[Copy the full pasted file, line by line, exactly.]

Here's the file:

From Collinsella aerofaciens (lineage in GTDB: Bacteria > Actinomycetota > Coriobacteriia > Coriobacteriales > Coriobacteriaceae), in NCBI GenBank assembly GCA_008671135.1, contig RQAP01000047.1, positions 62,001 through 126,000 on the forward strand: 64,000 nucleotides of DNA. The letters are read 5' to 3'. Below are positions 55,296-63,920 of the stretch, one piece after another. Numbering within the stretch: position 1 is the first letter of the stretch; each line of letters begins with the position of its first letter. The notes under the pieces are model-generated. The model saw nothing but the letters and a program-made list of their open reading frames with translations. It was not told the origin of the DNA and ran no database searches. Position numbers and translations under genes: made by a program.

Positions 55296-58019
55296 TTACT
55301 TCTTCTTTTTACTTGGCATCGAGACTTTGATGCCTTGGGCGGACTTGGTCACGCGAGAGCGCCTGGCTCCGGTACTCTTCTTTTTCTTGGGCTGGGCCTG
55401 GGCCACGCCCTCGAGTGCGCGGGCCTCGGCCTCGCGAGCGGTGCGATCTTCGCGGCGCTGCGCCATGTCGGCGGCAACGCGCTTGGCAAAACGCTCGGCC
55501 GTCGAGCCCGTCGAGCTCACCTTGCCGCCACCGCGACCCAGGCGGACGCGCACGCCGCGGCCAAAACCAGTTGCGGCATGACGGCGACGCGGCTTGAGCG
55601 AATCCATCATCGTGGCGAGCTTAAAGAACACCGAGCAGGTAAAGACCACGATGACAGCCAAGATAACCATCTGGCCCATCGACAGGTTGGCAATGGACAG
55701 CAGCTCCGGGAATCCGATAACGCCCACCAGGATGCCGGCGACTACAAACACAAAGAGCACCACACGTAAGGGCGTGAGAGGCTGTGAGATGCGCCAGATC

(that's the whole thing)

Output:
From Collinsella aerofaciens (lineage in GTDB: Bacteria > Actinomycetota > Coriobacteriia > Coriobacteriales > Coriobacteriaceae), in NCBI GenBank assembly GCA_008671135.1, contig RQAP01000047.1, positions 62,001 through 126,000 on the forward strand: 64,000 nucleotides of DNA. The letters are read 5' to 3'. Below are positions 55,296-63,920 of the stretch, one piece after another. Numbering within the stretch: position 1 is the first letter of the stretch; each line of letters begins with the position of its first letter. The notes under the pieces are model-generated. The model saw nothing but the letters and a program-made list of their open reading frames with translations. It was not told the origin of the DNA and ran no database searches. Position numbers and translations under genes: made by a program.

Positions 55296-58019
55296 TTACT
55301 TCTTCTTTTTACTTGGCATCGAGACTTTGATGCCTTGGGCGGACTTGGTCACGCGAGAGCGCCTGGCTCCGGTACTCTTCTTTTTCTTGGGCTGGGCCTG
55401 GGCCACGCCCTCGAGTGCGCGGGCCTCGGCCTCGCGAGCGGTGCGATCTTCGCGGCGCTGCGCCATGTCGGCGGCAACGCGCTTGGCAAAACGCTCGGCC
55501 GTCGAGCCCGTCGAGCTCACCTTGCCGCCACCGCGACCCAGGCGGACGCGCACGCCGCGGCCAAAACCAGTTGCGGCATGACGGCGACGCGGCTTGAGCG
55601 AATCCATCATCGTGGCGAGCTTAAAGAACACCGAGCAGGTAAAGACCACGATGACAGCCAAGATAACCATCTGGCCCATCGACAGGTTGGCAATGGACAG
55701 CAGCTCCGGGAATCCGATAACGCCCACCAGGATGCCGGCGACTACAAACACAAAGAGCACCACACGTAAGGGCGTGAGAGGCTGTGAGATGCGCCAGATC